An In-depth Review about Representation of Women in Select Video game Magazines

Digital and real #women are underdogs when it comes to their representation in selected #videogame #magazines in the year 2008.

In an article “Sexy, Dangerous–and Ignored: An In-depth Review of the Representation of Women in Select Video game Magazines” Howard Fisher has reviewed three online and three printed video game magazines and found negative treatment of both digital and real women. The review of the articles was conducted for 2008. The selected previews and reviews represented the top 10 bestselling games that had male protagonist as playable character and top 10 games which had or let the player choose a female-protagonist. Fisher got a pool of 266 articles from online magazines (Games Radar, GameSpot and IGN) and 142 articles from printed magazines (Nintendo Power, Xbox Magazine and PlayStation: The Official Magazine). He also reviewed several dozen letters to the editor and online forum postings. He focused on perspectives in text, screenshots, words and phrases describing the gameplay and protagonist as well as interactions with non-playable characters.

Fisher writes in his article about the gendered game culture and mostly about how women are represented. He uses the theory of Hegemonic Masculinity as a base in his analysis. The selected video game magazines reflect how women are seen as sex objects – words and pictures concentrate on women’s physical characteristics rather than their fighting abilities. There’s also gender differentiation of what is appropriate for men or women, which Fisher sees as a stereotype or ideology problem of science, sports and media. Some of the video game magazines in review seem to ignore the possibility to play as a female character or see it as a secondary choice. For example in Lego Indiana Jones: The Original Adventures, IGN declared the female character Willie useless because of her fear of spiders even though Indiana Jones has a fear of snakes and he becomes equally unplayable at various points. By using words as “casual gamers” and “hardcore gamers” media differentiates women and men. In online forums “good” was also associated to hardcore and “bad/mediocre” to casual. Some of the articles portrayed women positively in their own right or at a somewhat equal basis with men. There was mild offense about the appearance and voice of a certain woman avatar and praise of how some female characters had special abilities and good weapons. Some articles had the same amount of screenshots of women and men.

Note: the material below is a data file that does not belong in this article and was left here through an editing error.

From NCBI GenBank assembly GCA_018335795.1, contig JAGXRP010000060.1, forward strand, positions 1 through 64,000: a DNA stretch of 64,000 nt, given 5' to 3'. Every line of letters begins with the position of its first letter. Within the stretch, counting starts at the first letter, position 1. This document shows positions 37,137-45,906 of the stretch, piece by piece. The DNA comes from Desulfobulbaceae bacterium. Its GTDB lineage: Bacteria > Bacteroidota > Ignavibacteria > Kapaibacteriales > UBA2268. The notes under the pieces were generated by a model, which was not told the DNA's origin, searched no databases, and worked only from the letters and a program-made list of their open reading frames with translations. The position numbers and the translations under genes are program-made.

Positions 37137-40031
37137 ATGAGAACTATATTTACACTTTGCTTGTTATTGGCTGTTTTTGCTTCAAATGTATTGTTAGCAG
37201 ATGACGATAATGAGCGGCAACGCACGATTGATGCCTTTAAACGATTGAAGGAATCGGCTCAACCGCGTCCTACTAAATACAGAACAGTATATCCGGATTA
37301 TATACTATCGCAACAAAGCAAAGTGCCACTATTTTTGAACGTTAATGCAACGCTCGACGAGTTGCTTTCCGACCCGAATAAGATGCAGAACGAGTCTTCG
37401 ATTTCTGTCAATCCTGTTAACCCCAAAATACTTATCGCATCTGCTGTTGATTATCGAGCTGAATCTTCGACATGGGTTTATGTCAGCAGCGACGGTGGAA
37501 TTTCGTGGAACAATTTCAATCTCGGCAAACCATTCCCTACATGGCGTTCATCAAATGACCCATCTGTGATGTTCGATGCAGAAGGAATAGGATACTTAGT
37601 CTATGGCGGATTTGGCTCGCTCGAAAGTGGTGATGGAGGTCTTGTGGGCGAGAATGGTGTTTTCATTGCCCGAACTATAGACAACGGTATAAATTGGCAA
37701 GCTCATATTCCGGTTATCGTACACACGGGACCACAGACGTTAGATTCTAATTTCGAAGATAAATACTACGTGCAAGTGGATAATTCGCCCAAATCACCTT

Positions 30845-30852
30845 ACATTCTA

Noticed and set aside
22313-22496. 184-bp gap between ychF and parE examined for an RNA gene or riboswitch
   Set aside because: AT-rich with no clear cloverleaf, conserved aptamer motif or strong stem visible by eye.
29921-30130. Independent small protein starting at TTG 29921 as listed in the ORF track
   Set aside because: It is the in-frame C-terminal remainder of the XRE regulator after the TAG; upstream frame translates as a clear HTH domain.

There’s also a lack of women writers and commenters in the chosen magazines. According to the article, the game magazines are holding onto the outdated stereotype that young men are the primary people who play video games. For example there were references towards in-game wife or the player’s ignorant girlfriend and even if games put depth to woman character, the writings didn’t mention her name or function. As more women begin to play video games and societal attitudes towards the roles of women continue to evolve, Fisher suggests that video game journalism must adopt more inclusive attitude if it’s going to be relevant.

Source: Fisher, Howard. Sexy, Dangerous–and Ignored: An In-depth Review of the Representation of Women in Select Video game Magazines. Games and Culture, Nov 2015 vol. 10 no. 6, pg. 551-570. (http://gac.sagepub.com/content/10/6/551.abstract)

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